What are your plans for the future?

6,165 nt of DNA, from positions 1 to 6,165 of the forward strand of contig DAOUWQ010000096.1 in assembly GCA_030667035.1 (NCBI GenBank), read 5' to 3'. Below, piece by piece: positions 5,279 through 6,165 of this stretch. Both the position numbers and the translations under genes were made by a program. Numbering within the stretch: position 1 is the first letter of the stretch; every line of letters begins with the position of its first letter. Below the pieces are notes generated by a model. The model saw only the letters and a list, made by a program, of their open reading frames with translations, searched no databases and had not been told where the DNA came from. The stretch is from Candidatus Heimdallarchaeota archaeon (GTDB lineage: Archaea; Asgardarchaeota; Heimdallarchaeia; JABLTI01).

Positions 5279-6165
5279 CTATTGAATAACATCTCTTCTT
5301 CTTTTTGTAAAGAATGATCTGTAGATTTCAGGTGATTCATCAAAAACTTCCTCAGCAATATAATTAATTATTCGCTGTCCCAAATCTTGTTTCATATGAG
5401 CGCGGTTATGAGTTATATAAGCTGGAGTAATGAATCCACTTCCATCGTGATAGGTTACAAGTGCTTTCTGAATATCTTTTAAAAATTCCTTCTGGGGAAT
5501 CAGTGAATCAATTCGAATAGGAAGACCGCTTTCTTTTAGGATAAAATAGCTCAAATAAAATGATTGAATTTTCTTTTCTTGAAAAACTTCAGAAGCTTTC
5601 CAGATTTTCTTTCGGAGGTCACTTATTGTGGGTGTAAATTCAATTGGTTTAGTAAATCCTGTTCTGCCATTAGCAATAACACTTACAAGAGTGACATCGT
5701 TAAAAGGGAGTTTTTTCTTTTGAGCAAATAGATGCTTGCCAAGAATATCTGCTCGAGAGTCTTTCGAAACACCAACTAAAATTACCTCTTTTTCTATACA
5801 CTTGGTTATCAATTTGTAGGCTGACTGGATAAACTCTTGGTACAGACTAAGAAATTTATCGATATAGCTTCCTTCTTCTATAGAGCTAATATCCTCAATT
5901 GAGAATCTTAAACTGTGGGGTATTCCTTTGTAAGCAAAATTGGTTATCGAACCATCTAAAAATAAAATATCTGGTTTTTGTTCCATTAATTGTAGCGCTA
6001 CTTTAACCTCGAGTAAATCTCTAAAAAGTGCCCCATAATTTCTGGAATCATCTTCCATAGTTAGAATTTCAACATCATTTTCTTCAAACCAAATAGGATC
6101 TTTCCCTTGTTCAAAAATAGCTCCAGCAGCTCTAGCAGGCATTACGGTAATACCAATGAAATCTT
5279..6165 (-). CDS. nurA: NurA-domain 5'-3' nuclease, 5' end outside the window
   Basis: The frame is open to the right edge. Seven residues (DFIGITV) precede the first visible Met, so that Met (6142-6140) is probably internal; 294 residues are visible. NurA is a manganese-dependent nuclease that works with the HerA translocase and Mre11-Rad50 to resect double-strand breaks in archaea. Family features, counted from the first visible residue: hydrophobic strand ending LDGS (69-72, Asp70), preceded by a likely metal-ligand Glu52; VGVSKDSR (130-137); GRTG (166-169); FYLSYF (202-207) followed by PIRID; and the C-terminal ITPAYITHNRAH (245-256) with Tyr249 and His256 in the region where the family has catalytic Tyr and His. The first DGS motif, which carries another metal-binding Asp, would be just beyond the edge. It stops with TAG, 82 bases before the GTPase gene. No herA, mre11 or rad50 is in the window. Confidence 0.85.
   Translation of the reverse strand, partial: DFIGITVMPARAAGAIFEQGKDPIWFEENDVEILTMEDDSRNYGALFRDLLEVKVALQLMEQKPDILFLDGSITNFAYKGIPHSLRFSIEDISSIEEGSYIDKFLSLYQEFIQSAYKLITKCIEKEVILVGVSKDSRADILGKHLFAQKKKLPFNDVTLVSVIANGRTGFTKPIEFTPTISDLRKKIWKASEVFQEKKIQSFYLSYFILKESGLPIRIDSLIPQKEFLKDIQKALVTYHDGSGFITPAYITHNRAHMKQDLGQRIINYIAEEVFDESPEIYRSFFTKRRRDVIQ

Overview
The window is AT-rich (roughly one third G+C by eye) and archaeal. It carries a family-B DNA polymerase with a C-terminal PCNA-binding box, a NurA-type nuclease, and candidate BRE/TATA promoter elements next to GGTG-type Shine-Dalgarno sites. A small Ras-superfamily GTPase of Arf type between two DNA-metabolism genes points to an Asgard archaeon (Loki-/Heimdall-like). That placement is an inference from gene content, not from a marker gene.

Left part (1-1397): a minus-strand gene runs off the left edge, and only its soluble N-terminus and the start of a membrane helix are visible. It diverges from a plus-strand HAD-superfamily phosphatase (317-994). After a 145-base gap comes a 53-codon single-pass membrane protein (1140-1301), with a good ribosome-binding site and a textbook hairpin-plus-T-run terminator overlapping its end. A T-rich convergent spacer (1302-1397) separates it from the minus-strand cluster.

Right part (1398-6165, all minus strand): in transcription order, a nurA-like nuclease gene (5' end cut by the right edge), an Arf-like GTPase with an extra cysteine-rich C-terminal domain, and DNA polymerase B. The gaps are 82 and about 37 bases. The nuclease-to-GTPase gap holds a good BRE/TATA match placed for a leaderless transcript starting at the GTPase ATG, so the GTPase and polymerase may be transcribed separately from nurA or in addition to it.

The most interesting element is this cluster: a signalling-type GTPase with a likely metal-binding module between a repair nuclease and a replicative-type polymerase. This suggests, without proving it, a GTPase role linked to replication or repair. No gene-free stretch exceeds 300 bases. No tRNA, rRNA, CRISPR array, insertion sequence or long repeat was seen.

I’ve recently released two Singles. One is a Jazz Ballad dedicated to my grandfather, “Sergio”, where I play with Isaac Romagosa on Electric Guitar, Harold Charon on Piano and Kevin Barber on Electric Bass. A song that was written a few months after my grandfather’s passing. The second single released this year was a Sonata by Scarlatti arranged for a duet, featuring Antonio Cocuzzo on Guitar and myself on the Piano. In the following months I will be releasing more music, specifically music from the 70’s and 40’s, all Jazz standard arrangements where I am featuring some of the finest musicians from the Berklee scene, it is certainly a project to look forward to. I am also working with a string quartet I am putting together. We’re playing some very challenging music written by Bela Bartok, the difference is that we are adding drum set arrangements over them. It is something that I personally have done before online with the Carducci String Quartet from the UK for instance, but this time I’ll be doing it live. It is also a very exciting project and one that is quite demanding musically speaking, we’re all looking forward to sharing all this with y’all.